"The fact is that India lacks expertise in the field and there is a scarcity of knowledgeable taxonomists in India. At present, there could be only few ‘finger-countable’ plant taxonomists in India, the country where vast reserves of flora are yet to be studied. Many legendary plant taxonomists are either no more or retired with no replacement. The sporadic and limited studies on taxonomy in India are mainly oriented towards angiosperms. Cryptogams are long neglected from both taxonomical documentation and research exploitation".
Professor R. Siva, realized this plight years back in 2005 and had expressed his views in a supplementary issue (Education Plus) of a reputed national newspaper, The Hindu. There also he alerted and mentioned that,
"If this condition persists, at one point in time botany and zoology will have to be categorised as `endangered subjects".
...thereby leaving the question on the major disciplines of life sciences . They have also referred some earlier publications of an Indian Journal 'Current Sciences' (Dharampalan, 2001 ; Hariharan & Balaji, 2002; Kholia & Fraser-Jenkins, 2002) which emphasize the fate of taxonomy and taxonomists in India. Professor Siva and Babu not only raised the plights but also proposed the ways to change the current scenario. According to them, 
  • Proper recognition of plant taxonomists in the form of awards and rewards.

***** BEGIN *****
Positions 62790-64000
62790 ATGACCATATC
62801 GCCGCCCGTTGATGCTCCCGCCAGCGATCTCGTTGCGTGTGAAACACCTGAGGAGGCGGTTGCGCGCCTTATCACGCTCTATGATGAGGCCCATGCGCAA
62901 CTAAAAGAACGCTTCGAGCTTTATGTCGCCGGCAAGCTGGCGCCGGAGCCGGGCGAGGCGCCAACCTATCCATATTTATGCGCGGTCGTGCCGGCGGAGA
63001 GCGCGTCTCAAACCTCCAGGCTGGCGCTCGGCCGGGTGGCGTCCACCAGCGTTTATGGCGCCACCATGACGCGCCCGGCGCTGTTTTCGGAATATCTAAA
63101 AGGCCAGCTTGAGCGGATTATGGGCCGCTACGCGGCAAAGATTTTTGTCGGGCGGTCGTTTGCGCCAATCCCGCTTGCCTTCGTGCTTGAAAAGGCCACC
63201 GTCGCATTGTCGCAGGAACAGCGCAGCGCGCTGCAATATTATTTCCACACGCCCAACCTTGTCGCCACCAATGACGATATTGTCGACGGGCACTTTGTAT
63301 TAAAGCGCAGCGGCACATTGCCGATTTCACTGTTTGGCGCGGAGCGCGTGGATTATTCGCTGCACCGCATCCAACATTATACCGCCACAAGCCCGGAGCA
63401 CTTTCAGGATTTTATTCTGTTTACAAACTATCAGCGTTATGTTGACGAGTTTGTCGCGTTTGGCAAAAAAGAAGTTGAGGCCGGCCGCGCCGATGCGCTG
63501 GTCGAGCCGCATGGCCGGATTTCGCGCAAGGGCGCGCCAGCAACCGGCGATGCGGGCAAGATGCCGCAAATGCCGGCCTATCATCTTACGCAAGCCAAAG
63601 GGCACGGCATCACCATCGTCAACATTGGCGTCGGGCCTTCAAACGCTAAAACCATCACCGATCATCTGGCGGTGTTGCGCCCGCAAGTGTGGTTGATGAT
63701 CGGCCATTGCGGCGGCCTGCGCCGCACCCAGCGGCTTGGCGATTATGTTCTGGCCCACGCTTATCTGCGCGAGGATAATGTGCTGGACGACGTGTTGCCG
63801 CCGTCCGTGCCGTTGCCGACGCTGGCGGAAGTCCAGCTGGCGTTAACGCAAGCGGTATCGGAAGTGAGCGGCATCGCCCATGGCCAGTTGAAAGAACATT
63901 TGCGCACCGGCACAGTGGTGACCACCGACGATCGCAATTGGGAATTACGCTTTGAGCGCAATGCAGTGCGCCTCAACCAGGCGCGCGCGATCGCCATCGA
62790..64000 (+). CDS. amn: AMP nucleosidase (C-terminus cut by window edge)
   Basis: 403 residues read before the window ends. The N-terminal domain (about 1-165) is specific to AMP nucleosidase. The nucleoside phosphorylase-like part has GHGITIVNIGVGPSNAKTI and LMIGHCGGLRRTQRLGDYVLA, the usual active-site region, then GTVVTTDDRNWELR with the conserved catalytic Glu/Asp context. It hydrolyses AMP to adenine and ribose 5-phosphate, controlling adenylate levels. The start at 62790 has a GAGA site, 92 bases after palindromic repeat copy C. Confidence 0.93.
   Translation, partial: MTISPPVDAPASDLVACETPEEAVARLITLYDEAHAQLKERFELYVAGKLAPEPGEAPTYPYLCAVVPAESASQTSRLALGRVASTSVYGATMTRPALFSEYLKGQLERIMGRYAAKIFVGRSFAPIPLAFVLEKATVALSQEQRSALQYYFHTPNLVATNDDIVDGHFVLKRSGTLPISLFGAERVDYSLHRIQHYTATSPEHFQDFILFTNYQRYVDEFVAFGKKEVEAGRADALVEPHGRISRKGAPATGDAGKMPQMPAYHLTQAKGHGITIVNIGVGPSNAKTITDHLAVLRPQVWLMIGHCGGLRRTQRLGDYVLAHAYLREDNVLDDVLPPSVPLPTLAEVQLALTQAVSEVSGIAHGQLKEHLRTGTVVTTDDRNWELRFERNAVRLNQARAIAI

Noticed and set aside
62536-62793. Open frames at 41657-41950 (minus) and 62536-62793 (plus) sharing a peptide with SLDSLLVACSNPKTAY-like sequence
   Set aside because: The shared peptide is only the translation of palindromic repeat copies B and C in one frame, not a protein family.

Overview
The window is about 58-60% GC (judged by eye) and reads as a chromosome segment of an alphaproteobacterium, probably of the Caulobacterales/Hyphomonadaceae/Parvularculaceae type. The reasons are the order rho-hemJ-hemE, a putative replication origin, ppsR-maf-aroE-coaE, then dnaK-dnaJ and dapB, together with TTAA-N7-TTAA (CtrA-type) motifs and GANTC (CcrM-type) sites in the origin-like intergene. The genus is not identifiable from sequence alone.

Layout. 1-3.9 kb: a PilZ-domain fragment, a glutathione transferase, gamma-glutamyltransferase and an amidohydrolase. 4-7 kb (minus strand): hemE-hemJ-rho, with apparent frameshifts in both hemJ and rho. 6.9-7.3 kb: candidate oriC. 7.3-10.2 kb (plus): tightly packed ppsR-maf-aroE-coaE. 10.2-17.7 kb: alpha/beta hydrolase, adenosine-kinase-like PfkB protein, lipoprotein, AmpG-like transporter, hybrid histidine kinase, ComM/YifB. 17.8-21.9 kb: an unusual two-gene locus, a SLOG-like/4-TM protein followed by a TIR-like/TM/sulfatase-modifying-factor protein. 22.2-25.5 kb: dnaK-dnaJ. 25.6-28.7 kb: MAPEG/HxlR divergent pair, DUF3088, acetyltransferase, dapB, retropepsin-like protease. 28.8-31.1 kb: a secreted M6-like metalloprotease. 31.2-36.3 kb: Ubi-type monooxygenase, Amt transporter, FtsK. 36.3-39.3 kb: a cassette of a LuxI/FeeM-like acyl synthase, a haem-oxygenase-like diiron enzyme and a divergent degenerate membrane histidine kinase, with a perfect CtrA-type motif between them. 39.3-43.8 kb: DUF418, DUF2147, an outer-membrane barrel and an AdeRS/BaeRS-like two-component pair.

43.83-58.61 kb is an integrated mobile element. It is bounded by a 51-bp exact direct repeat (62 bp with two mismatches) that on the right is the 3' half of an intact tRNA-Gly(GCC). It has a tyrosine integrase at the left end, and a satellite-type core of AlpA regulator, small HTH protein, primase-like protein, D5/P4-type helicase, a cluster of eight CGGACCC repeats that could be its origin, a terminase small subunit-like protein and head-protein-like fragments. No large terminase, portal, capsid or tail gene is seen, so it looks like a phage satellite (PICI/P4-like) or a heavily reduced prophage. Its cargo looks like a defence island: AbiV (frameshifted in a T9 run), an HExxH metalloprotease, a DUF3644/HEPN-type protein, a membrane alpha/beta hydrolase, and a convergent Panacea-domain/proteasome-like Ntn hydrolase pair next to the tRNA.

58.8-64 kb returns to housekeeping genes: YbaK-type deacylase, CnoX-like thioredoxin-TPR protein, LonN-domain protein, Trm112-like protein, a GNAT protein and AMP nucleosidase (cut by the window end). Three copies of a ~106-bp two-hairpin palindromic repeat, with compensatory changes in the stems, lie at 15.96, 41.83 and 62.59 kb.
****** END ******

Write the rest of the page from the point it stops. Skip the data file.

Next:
• Specialized institutes on plant taxonomy in addition to Botanical Survey of India so as to make enough room for job opportunities.
  • Introduction of plant taxonomy in the existing syllabi of undergraduate biology and biotechnology courses.
  • Establishment of more number of research centres in the name of “Institute of Plant Biology”, with plant taxonomy focus.
    Indian Botanists Blog-o-Journal extends its support to the above proposal and takes forward to highlight this plight of taxonomists and encourages discussion among scientific community.
    Chief -Editor of Annals of Botany Dr Pat Heslop-Harrison expressed his pleasure that Indian Botanists Blog-o-Journal (www.indianbotanists.com) has come-up in support of taxonomy and taxonomists and has scheduled to publish an article 'Difficult to move Ahead Without Taxonomy and Taxonomists'. Further he states that,
"The lack of taxonomic expertise following a long term decline is widespread".